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Benefit Cost Analysis (BCA) Overview and introduction to discounting

Benefit Cost Analysis (BCA) Overview and introduction to discounting

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Benefit Cost Analysis (BCA) Overview and introduction to discounting

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  1. Benefit Cost Analysis (BCA) Overview and introduction to discounting CHRIS MADDEN,

  2. Policy tradeoffs: environmental quality vs. the costs of regulation “….we’re getting rid of the ones that kill jobs.”

  3. The advent of BCA • growing impact of regulations on the economy (> $200B/yr [1996])  need for reform  need for economic analysis  BCA • “…former presidents Carter, Reagan, and Bush and President Clinton have all introduced formal processes for reviewing economic implications of major environmental, health, and safety regulations.” (Arrow et. al, 1996)

  4. Federal impetus for BCA • “direct(s) federal agencies to perform a…BCA…for economically significant rules” >$100M annual effect on the economy • “OMB’s Circular A-4 (2003) provides guidance to federal agencies on the development of regulatory analysis of economically significant rules as required by EO 12866.” (EPA Guidelines, 2010)

  5. BCA Roadmap • Overview: theoretical foundations & steps • Aggregating over time: discounting • Uncertainty and risk • Politics and the role of BCA: usefulness, impact and criticisms Future lectures/discussions: • Valuation of the environment (“the benefits”) • Measuring the costs of regulation • Application: Arsenic in drinking water. • Climate change

  6. Overview • BCA: estimating the net benefits of a particular action/policy by estimating the costs and benefits, usually (but not always) with the goal of comparing multiple alternatives on the criteria of (Kaldor-Hicks)efficiency • Sometimes also used to inform questions of equity by differentiating net benefits by group • Usually cast in monetary terms

  7. Summary of theoretical foundations of BCA Basics: • Benefits: increases in human well-being (utility). • Costs: reductions in human well-being. • For a project or policy to qualify on cost-benefit grounds: • Versus the status quo: its social benefits must exceed its social costs (NB>0). • Versus a set of alternatives: it must have the highest net benefits (be most efficient) (Pearce et al. 2006, Ch. 2)

  8. Summary of theoretical foundations of BCA Scope and aggregation • “Society” is simply the aggregation of individuals. • Geographical boundary: often national (but can be local or int’l) • Aggregating benefits across different social groups or nations can involve summing willingness to pay/accept (WTP, WTA), either 1. regardless of the circumstances of the beneficiaries or losers OR 2. with higher weights to disadvantaged or low income groups • [Rationale: marginal utilities of income will vary, being higher for the low income group] (Pearce et al. 2006, Ch. 2)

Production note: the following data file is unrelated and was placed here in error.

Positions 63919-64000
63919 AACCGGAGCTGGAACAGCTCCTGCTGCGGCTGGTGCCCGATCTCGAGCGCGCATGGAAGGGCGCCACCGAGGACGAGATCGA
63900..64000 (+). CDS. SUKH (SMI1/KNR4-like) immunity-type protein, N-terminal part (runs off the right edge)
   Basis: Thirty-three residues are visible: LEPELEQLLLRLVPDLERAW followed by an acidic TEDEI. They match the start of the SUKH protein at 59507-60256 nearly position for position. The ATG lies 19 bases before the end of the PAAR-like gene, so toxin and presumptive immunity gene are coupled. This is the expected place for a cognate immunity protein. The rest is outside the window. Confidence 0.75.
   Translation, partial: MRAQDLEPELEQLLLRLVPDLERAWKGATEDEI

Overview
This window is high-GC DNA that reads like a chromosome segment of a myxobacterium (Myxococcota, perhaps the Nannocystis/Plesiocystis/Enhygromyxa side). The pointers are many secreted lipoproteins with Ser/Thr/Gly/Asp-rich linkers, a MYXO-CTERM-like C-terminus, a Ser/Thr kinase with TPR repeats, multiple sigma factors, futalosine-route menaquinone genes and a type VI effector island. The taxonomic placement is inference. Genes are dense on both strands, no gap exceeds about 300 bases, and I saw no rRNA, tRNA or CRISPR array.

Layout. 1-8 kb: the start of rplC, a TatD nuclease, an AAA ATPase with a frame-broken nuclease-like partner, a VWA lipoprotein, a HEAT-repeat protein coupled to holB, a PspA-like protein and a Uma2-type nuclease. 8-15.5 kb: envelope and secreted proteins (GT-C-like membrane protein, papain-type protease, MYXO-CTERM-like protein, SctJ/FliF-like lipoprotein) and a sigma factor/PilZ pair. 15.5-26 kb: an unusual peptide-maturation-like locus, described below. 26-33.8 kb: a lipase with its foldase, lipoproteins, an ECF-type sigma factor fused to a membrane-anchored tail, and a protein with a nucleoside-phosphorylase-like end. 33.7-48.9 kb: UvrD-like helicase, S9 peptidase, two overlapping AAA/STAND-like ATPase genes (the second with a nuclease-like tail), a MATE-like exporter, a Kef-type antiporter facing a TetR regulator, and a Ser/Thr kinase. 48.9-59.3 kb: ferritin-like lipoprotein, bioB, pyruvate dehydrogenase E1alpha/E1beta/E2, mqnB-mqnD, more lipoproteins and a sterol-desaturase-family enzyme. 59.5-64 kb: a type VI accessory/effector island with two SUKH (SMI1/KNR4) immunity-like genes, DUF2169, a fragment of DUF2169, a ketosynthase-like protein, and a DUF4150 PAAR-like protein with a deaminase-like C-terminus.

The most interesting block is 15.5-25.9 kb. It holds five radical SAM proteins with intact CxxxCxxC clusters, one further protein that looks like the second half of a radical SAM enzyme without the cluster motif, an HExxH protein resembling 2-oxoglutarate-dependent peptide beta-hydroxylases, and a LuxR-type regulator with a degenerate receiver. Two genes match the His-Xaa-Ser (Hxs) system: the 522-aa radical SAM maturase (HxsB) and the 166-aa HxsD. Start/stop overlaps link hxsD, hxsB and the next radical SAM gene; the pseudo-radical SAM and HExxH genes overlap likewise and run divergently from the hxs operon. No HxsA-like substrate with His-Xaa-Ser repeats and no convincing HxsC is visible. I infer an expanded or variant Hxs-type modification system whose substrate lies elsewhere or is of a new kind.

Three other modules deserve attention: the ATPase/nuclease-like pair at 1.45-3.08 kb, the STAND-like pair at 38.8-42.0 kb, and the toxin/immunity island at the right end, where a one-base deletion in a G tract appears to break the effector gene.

9. Summary of theoretical foundations of BCA • Time • Aggregating over time involves discounting • Establishing the weight placed on future benefits and costs relative to today • Discounted future benefits and costs are known as “present values” • Inflation should be netted out to secure constant price estimates. • Valuation • The notions of WTP and WTA are firmly grounded in the theory of welfare economics • (Correspond to economic notions of compensating and equivalent variations) • WTP and WTA can diverge, sometimes substantially, and with WTA > WTP. (Pearce et al. 2006, Ch. 2)

  10. Example: Lead in gasoline • 1985 EPA "Regulatory Impact Analysis“ • Policy evaluated: sharp reduction of lead in gasoline • This BCA: “(W)idely seen as a "Cadillac" among benefit-cost analyses of proposed rules” • Described in K&O p. 44-45 • Issue: significant research linking lead in blood to • health and learning ability problems in children • premature adult mortality from hypertension • Note on approach: Benefits and costs measured as incremental changes relative to the baseline (conforming to the decision faced). • NOT an attempt to measure the full value of the environment.

  11. Farrow and Toman (1999) (valve seats of older engines) (e.g. some chronic health effects) B2 < B3 (annual)

  12. BCA steps and good practice (Farrow and Toman, 1999)